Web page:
For many students at American universities, the costs of higher education have become increasingly burdensome with expensive price tags for housing, tuition, meal plans and so on.
Prices have soared so much that more and more students scarcely have any money left to put toward textbooks, which inspired two college alumni from the College of New Jersey (TCONJ) to take to the App Store and create a solution.
In May 2017, Agathoclis “Agy” Serghiou and Neophytos Zambas launched NeoApp, a mobile app that provides a secure and convenient marketplace where only students are allowed to buy and sell textbooks with each other.
Serghiou told The Pappas Post that the duo came up with the idea after they collectively spent more than $1,300 on their own textbooks and other school supplies in 2016.
“I was really just fed up with how expensive textbooks were,” the co-founder said. “Sometimes in prior years I got lucky where someone would approach me and buy a book from me.”
However, Serghiou added that, in most cases, he had to sell his books back to the store for extremely low prices — an issue NeoBook aims to resolve.
“Instead of me having the book sit there and getting nothing or bringing it to the book store and getting pennies, I can actually resell it to another student and maximize its value,” he said.
Every year in the United States, the average college student spends approximately $1,200 on textbooks and as much as $200 for one book alone, according to the College Board.
Students at schools throughout the country have tried tackling the issue by creating ‘Buy and Sell’ groups on Facebook, but Serghiou called this tactic ‘ineffective’ due to lack of organization.
The TCONJ alumnus said that NeoBook, by contrast, has a specific structure that securely allows students to complete buy-and-sell exchanges.
After selecting their university and creating a profile, users looking to make purchases enter the app’s NeoFeed to search for the item they need. After finding the item, users then buy it for the listed price and immediately enter a chat section in order to arrange a meeting with the seller.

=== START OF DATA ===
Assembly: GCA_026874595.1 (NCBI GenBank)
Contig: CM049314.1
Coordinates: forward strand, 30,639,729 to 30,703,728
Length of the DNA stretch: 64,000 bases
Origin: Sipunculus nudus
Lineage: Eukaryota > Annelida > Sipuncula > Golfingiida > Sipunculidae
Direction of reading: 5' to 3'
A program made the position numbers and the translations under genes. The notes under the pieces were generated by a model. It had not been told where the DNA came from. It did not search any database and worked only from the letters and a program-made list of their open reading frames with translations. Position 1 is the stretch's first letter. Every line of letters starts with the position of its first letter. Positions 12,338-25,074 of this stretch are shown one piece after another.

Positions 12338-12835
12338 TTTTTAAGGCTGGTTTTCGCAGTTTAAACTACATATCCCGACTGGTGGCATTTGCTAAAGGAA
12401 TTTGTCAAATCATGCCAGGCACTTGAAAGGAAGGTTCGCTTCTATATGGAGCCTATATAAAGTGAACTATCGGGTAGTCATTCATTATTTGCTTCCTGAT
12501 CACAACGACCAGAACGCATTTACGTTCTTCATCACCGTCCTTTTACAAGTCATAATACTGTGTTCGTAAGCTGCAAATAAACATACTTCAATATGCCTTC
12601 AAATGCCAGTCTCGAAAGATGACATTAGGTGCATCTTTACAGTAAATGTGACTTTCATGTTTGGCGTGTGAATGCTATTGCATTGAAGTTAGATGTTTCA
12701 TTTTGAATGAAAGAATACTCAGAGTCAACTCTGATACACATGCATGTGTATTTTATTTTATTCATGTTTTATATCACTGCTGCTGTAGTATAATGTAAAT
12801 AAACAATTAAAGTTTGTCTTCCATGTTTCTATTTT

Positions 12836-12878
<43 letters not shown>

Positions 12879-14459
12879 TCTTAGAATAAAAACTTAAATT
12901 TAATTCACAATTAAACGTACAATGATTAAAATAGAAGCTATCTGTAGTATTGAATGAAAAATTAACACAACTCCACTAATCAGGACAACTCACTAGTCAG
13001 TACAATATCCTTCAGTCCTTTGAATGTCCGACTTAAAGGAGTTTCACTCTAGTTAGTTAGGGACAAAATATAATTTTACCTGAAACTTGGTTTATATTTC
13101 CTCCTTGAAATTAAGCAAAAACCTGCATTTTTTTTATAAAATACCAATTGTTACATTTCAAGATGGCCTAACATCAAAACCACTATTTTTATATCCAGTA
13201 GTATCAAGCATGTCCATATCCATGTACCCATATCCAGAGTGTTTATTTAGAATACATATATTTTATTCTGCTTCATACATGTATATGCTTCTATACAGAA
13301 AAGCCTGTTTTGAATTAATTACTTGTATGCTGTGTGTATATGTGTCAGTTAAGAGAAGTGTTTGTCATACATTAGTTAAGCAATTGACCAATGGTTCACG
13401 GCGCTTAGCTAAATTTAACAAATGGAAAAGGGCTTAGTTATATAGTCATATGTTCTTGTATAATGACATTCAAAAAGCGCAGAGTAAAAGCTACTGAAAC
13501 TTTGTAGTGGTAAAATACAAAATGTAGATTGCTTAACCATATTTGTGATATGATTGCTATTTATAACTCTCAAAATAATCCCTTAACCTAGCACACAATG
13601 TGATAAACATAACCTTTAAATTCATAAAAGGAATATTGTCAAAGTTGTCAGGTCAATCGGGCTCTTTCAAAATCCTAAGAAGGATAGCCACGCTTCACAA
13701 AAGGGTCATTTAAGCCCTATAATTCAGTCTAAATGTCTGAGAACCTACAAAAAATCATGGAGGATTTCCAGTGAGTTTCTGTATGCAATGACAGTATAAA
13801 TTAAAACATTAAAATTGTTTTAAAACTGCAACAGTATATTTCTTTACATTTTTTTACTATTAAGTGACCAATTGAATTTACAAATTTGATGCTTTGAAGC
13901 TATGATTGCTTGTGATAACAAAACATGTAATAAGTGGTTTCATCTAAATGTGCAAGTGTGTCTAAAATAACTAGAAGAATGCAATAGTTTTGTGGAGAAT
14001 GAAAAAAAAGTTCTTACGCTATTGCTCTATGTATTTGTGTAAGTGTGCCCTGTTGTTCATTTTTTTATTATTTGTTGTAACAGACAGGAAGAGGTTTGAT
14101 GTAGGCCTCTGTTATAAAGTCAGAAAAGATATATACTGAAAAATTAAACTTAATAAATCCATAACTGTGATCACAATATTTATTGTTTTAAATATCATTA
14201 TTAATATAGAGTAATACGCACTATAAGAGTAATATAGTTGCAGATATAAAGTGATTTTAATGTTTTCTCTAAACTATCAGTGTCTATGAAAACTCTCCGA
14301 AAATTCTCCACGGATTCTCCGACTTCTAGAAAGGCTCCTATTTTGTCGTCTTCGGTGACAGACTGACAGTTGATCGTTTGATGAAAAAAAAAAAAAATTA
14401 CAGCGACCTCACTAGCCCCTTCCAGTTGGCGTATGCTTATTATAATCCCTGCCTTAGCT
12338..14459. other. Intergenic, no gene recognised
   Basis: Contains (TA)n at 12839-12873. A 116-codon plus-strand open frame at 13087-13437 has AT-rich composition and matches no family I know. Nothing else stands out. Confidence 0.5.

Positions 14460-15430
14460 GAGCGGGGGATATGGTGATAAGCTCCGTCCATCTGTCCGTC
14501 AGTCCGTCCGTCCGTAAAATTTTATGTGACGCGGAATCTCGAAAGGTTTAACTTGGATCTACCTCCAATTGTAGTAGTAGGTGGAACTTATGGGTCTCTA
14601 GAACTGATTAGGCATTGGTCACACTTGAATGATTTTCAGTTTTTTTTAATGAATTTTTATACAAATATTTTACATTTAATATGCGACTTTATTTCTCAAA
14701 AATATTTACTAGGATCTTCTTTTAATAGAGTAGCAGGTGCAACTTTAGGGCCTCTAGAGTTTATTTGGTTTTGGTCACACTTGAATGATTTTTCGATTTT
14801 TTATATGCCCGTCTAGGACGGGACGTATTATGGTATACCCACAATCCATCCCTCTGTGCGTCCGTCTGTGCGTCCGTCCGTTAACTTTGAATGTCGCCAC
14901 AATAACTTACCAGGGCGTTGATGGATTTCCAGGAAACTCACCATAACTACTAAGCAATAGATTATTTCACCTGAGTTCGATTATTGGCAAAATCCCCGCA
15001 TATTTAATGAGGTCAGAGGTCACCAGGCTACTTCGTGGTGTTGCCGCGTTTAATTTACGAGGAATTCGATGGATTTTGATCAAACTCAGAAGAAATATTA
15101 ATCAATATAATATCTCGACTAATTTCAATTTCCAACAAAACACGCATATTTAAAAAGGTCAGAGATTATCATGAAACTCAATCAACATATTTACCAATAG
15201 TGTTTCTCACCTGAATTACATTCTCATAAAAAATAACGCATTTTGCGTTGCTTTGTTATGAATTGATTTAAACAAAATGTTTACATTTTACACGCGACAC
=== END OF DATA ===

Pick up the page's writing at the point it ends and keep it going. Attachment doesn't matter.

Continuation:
If they want to sell, users select the ‘Sell’ tab and then use their phone camera to take pictures of the item, afterward adding a brief description for the listing, which posts on the live news feed for other users from their school to see.
Serghiou said that what makes NeoBook particularly unique is its ‘students-only’ functionality — a feature that eliminates worries of dealing with unknown users, inconveniences of shipping and ‘unstructured’ social media groups.
He said the platform is ‘semi-anonymous,’ meaning that sellers initially post with their username only and later reveal their name once someone buys their item and opens a chat.
“The value of the platform is not really the marketplace aspect of it, but ultimately it’s the sense of security that our specific marketplace provides,” he said. “In order to be eligible to make a profile, you have to have an ‘.edu’ email, which is only given by the college you attend.”
While the app initially launched to facilitate textbook exchanges, Serghiou said it quickly grew and by September 2017 was updated to include a wider variety of items.
“Now we have students brokering tutoring services, ride-sharing, gaming systems, clothes and other things,” he said. “We started as a textbook app because that was a paying point for myself and Neophytos, but we very quickly realized that we had to switch our model from just a textbook app to a general marketplace app.”
Serghiou said NeoBook is currently available at 125 schools with approximately 3,500 to 4,000 active users, most of which are based both at his alma mater and Rutgers University.
He also explained the app’s Greek-inspired name, which implements the word ‘neo,’ meaning ‘new,’ as in what he called a “new way to interact with your campus community.”
However, the alumnus said the app will soon undergo another major update to incorporate social elements and allow students to communicate about anything happening on campus. The update also includes changing the app’s name to ‘Fetch,’ a reference to the idea of ‘fetching’ school-related information.
“We ultimately want to be the go-to app for college students where they can interact with their classmates in a secure fashion,” Serghiou said. “It’s going to be a place where you can securely interact with your campus from a social standpoint as well as from a standpoint of saving and making money.”
Now a sales executive at S&P Global in New York City, Serghiou said that developing NeoBook has presented him with immense challenges — not to mention maintaining a full-time job in the meantime.
“A lot of people are really reluctant to download any app these days. The challenge is really getting the platform off of the ground itself,” he said. “It was a slap in the face when I graduated. Balancing the two is extremely difficult.”
Serghiou said the main motivation for him and his team is seeing their app attract more users while making a meaningful impact for college students.
“What keeps us going is the incremental positive feedback we’ve been getting throughout the past year and a half,” he said “We can’t stop because there’s a long way to go. We have to raise more money and we have to penetrate more markets in more schools.”
The young entrepreneur also emphasized the importance of his Greek heritage — something both he and Zambas share as first-generation Americans and which brought them together through their school’s Hellenic Society.
“A lot of what this business emulates is our fighting Greek spirit. If you look at instances of Greeks who came to America, a lot of us didn’t come with much,” Serghiou said. “Being part of the Greek community is something that has helped me develop so much over the years.”
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